WHERE Vivian Beaumont Theater, Lincoln Center, Manhattan
INFO $77-$147; 212-239-6200, telecharge.com
BOTTOM LINE Another frightening look at the U.S. financial market.
Money is the root of all evil, the saying goes.
But that’s a misquote. “The love of money is a root of all kinds of evil,” is the correct Biblical quote, and it’s the love of money that gets the characters of “Junk” in big trouble.
Ayad Akhtar, author of the 2013 Pulitzer winner “Disgraced,” has moved from the religious (Muslim life has been a current of much of his work) to the U.S. financial market. It’s territory that’s been well mined on stage (“Other People’s Money,” the play that first taught me about hostile takeovers and poison pills) and especially film (“Wall Street,” “The Big Short” and so many more). But considering the economic crises plaguing us since the ’80s, when “Junk” is set, it’s understandable that Akhtar felt the need to give us his own entertaining if predictable take on the subject.
Financial wunderkind Robert Merkin (a smooth, slick Steven Pasquale) has discovered there’s serious profit in debt, and he bullies his associates to run up his substantial numbers. Akhtar says in program notes that the play is fiction suggested by “events in historical public record” and it’s not hard to tell he’s talking about Michael Milken, who spent nearly two years in jail for securities fraud.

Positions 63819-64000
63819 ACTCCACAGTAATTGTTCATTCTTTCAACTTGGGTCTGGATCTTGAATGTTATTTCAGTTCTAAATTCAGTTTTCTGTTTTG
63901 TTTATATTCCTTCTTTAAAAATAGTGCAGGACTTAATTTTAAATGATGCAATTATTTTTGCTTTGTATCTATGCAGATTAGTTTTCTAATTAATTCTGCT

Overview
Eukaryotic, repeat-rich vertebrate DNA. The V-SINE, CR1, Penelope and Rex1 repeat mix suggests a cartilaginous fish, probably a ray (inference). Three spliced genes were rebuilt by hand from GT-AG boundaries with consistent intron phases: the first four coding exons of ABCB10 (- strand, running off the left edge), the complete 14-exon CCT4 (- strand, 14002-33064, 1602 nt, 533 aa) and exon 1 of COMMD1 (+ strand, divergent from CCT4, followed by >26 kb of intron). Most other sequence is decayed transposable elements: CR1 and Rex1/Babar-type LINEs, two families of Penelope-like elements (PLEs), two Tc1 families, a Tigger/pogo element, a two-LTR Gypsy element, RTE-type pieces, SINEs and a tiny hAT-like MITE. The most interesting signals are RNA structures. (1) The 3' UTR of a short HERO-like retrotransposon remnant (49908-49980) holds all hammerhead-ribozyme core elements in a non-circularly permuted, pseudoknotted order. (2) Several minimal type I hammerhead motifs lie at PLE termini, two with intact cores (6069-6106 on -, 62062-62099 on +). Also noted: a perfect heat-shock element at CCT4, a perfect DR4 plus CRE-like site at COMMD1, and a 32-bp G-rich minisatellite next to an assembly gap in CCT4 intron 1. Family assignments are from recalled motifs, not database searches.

Merkin suffers a similar fate, thanks to the dogged efforts of Giuseppe Addesso (Charlie Semine), an aggressive U.S. Attorney who’s running for mayor of New York City with a “tough on crime” campaign. If that sounds familiar, recall that it was Rudy Giuliani who led the government probe against Milken.
Doug Hughes’ staging moves briskly on a minimalist set by John Lee Beatty, where we go from boardroom to bedroom meeting some of the collateral damage: Merkin’s wife, Amy (Miriam Silverman), a financial whiz herself; the hapless investor Murray Lefkowitz (Ethan Phillips), who wants to back out but instead throws in another few million; and Thomas Everson Jr. (Rick Holmes), the CEO of the steel company Merkin’s trying to take over. There’s an underlying suggestion of religious bigotry, as Everson rails about a character named Israel or any of “his people” having a stake in the family company.
Perhaps the most intriguing character is Judy Chen (Teresa Avia Lim), the financial journalist who gets a little too close to the story, and in the end comes to a decision that surprises no one. For greed, this cautionary tale points out, can be contagious, and that is a frightening message indeed.